The basic general strategy is: Replace a difficult problem with an easier one that has the same solution (or closely related solution). In other words, transform the representation of your difficult problem into a different representation that is easier to solve and producing solution that is a solution to your original problem.
As a simple example, how would you compute 2^3? Simple. You only have to do this: 2*2*2 (multiply three 2s). In general, for a^b, you just have to multiply a, b times. Here you just have to compute it straight away as this is a simple problem. No need to change the representation. But now what about 2000^(1/3)? (Remember, don't use library such as System.Math.Pow - the point here is for you to be able to create such library)
The solution to 2000^(1/3) is actually to find x such that x^3 = 2000. So, you got a Polynomial x^3-2000 = 0 (A different representation of the original problem, but the solution is the solution to the original problem). To solve it you just simply write code to implement the Bisection, Newton or Secant Method. Numerical Methods in Rootfinding Problem. You change a Power Problem into Root Finding Problem which is easier to solve. Numerical Methods for this problem has been established. Writing codes of Bisection, Newton or Secant Method is trivial.
Another example, solution to a linear systems Ax = B (here A & B are matrices), where you want to find the vector x. What you need to do is to change the matrix A into triangular form using Gaussian Elimination, then solving a linear system with A that is triangular matrix is simple. You can simply use Backward Substitution. Here you change the matrix A into a triangular matrix.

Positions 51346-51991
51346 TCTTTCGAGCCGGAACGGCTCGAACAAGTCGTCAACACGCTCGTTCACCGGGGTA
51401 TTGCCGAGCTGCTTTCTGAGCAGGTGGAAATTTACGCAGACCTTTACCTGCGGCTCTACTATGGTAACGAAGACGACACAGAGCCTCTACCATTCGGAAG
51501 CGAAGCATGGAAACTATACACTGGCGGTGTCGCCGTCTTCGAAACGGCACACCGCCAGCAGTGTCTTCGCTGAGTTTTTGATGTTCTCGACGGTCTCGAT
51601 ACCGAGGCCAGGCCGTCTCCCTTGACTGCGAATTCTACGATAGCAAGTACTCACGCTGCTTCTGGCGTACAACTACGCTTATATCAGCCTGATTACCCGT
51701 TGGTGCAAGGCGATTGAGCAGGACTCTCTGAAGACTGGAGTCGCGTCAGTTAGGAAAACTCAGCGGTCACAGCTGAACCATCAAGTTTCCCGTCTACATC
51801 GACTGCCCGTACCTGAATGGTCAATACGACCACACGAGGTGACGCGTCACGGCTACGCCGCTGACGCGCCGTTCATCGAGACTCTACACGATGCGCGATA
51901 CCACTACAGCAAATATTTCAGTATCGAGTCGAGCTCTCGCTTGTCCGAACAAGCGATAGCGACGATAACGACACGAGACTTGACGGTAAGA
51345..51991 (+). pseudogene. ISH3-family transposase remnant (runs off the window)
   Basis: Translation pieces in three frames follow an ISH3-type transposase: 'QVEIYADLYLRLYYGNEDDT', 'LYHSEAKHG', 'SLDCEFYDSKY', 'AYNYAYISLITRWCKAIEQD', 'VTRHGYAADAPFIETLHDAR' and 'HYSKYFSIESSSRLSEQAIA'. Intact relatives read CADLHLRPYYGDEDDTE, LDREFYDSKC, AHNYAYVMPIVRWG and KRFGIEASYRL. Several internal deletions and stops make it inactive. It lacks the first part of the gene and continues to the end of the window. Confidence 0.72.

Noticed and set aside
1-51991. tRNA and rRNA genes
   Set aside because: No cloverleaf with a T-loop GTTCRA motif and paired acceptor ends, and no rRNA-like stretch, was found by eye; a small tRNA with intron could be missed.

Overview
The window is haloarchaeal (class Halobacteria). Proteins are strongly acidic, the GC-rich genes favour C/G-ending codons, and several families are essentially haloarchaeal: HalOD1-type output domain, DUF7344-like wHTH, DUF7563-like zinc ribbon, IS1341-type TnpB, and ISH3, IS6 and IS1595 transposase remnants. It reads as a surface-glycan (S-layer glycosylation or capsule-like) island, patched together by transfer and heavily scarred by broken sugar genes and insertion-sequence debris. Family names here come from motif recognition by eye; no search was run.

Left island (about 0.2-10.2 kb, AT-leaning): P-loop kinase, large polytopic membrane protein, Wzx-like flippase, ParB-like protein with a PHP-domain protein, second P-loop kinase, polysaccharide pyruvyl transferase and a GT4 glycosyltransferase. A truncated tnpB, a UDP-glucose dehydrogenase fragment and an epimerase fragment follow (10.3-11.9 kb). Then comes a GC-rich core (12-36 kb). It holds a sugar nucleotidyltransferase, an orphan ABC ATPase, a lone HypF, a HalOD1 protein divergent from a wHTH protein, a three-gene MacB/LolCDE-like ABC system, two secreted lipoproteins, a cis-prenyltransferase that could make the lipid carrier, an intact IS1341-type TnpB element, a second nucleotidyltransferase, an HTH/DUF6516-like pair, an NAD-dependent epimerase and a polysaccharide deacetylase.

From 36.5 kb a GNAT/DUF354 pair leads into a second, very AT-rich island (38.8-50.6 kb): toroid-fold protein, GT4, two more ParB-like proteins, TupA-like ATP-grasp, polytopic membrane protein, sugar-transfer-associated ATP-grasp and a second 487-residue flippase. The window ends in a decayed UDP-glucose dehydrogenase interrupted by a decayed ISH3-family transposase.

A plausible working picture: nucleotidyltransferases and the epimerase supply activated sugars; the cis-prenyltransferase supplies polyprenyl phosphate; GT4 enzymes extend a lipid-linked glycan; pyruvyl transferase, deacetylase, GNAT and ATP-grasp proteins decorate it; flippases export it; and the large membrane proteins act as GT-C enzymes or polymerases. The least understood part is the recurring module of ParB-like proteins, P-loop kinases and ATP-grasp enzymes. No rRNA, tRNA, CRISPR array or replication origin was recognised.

Here are more Examples (got it from Michael T. Heath):
Replacing infinite processes with finite processes, such as replacing integrals or infinite series with finite sums, or derivatives with finitie different quotients
Replacing general matrices with matrices having a simpler form (like the example above)
Replacing complicated functions with simple functions, such as polynomials
Replacing nonlinear problems with linear problems
Replacing differential equations with algebraic equations
Replacing high-order systems with low-order systems
Replacing infinite-dimensional spaces with finite-dimensional spaces
This general strategy is actually an algorithm design technique called Transform and Conquer. Another design techniques thay you may have heard are: Brute Force, Divide and Conquer, Decrease and Conquer, Greedy Technique and Dynamic Programming. Anany Levitin has a good book on this algorithm design techniques. If you want to be a serious software developer, you should live and breath these algorithm design techniques. The using C#, .NET Framework, Visual Studio is the easiest part! You need to master the more important thing: Algorithms.
PS: You cannot see the implementation of Syste.Math.Pow. When you ILDASM or use Reflector you will get that the body of the method is actually a function call to nternal method, that is method that exists within the CLR! Yes, folks, a method in the CLR, not in the Framework Library. So, you cannot see it. . It also means that this internal method is so important that is has to be in the CLR. It also means it was built using C++.